CHARLESTON, W.Va. — The future for West Virginia’s bald eagles looks as bright as the snow-white feathers on the birds’ heads.
Forty years ago, the only eagles seen in the Mountain State were migrants “just passing through.” Today, the state is home to an estimated 100 to 200 nesting pairs, a number that grows with each passing year.
“Since the early 1980s, when the first nesting pair showed up in the Eastern Panhandle, the recovery of the bald eagle in West Virginia has been consistent and sustained,” said Rich Bailey, ornithologist for the state Division of Natural Resources.
Though biologists still keep an eye on the state’s eagles, they no longer worry about their future. “Unless something changes, the number of eagles [residing in West Virginia] will only go up,” Bailey said. “Every watershed that has food will eventually fill up.”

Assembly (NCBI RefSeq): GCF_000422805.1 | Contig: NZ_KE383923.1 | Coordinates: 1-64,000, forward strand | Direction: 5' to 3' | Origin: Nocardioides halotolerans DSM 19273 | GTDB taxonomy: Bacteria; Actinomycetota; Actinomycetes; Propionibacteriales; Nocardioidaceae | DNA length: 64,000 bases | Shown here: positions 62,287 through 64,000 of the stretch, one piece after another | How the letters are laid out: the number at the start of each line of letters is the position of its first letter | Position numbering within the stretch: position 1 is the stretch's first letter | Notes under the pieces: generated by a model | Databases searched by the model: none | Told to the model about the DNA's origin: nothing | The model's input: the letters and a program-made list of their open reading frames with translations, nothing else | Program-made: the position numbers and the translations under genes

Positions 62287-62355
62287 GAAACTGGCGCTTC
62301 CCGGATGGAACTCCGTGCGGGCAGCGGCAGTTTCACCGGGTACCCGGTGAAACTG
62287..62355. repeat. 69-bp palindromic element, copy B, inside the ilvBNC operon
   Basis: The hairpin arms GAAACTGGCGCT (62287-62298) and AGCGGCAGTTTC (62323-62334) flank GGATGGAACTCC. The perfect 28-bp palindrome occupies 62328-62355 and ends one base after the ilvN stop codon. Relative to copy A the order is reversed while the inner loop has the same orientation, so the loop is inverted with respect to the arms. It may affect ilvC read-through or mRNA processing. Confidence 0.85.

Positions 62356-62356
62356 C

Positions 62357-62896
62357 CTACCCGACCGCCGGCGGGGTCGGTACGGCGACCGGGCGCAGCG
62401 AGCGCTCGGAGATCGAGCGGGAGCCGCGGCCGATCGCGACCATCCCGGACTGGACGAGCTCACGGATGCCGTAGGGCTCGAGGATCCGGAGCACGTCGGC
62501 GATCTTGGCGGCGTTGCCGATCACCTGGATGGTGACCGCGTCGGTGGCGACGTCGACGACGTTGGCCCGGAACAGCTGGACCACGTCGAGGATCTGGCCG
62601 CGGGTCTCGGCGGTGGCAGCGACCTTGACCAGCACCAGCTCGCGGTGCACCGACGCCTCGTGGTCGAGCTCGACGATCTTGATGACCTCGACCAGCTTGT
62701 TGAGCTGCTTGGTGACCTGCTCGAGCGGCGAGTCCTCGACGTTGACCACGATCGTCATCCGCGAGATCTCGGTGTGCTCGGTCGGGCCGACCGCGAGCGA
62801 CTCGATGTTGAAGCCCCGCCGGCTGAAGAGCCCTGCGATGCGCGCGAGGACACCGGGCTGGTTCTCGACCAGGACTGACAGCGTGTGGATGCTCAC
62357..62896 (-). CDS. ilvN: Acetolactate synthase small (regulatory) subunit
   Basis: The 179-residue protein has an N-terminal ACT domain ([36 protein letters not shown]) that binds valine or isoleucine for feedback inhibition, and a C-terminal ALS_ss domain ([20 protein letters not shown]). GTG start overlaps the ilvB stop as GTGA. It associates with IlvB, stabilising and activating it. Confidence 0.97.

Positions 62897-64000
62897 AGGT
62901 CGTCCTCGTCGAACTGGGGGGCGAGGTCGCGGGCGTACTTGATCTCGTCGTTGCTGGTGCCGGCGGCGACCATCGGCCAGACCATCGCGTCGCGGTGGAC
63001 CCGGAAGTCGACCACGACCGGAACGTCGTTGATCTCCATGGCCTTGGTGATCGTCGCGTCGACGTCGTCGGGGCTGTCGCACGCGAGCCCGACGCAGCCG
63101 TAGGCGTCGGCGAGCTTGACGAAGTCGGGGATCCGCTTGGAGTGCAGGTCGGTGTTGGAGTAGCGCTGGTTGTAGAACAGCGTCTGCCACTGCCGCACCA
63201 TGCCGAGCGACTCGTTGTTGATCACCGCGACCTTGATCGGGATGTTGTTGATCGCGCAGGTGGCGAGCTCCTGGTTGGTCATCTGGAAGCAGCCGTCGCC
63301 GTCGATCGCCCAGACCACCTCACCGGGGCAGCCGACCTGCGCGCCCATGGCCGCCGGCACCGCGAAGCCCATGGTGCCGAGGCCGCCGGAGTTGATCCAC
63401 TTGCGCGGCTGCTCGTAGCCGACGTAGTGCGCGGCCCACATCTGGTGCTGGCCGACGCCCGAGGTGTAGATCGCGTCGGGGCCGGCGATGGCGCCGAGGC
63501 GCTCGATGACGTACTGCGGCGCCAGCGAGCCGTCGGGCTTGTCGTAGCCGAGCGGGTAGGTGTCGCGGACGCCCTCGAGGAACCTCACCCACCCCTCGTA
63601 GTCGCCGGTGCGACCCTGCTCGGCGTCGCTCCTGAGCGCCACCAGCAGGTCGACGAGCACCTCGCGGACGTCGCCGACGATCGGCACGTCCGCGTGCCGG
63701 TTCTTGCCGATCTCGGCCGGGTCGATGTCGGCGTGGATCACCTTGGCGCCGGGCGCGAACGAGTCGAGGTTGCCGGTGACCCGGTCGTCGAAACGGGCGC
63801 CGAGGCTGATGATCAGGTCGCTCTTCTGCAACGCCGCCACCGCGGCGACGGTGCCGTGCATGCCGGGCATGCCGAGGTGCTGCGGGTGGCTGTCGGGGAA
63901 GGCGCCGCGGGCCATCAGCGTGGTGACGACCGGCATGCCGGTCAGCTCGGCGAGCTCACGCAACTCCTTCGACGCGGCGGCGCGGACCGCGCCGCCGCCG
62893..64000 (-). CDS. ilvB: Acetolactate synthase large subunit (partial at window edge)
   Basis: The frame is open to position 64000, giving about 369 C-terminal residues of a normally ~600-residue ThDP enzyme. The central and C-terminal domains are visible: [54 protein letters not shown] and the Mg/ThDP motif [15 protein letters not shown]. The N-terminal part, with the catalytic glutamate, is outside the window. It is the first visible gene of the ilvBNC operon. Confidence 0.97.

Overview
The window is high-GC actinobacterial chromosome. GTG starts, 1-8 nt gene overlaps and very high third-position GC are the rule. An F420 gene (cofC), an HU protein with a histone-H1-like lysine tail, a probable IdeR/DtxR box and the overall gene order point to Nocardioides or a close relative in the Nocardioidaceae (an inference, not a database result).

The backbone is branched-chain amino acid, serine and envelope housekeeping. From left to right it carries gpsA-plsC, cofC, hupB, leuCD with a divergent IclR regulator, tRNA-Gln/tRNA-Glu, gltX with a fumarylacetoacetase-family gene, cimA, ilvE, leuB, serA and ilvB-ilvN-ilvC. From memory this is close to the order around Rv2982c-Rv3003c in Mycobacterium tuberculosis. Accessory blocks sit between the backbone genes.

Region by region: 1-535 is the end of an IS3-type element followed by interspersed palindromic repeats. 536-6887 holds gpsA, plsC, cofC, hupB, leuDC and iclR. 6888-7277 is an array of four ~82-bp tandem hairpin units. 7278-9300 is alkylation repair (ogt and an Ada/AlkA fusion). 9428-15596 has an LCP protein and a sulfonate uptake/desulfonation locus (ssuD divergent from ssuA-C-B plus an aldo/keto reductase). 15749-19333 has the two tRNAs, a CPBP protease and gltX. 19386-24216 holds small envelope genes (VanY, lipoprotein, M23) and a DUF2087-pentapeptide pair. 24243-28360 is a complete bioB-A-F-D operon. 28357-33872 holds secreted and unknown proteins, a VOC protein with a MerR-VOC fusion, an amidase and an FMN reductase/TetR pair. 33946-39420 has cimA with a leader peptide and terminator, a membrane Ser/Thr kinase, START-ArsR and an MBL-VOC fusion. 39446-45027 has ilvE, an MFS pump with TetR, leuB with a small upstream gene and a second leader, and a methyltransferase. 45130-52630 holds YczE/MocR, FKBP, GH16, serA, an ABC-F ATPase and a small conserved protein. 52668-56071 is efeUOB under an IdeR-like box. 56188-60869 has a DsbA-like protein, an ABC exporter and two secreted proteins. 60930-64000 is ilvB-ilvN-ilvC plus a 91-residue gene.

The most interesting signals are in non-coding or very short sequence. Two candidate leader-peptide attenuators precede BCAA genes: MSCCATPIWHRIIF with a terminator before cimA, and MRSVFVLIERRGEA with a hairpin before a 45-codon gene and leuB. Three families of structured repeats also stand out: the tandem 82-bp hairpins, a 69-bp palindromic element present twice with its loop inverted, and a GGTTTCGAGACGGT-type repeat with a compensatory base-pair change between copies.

For anyone who remembers the 1950s through the 1970s, the bald eagle’s recovery seems nothing short of remarkable. By the mid-1950s, only an estimated 512 nesting pairs existed across the lower 48 states.
The bald eagle had been protected against commercial killing and trapping since 1940, but the effects of the pesticide DDT furthered the species’ decline…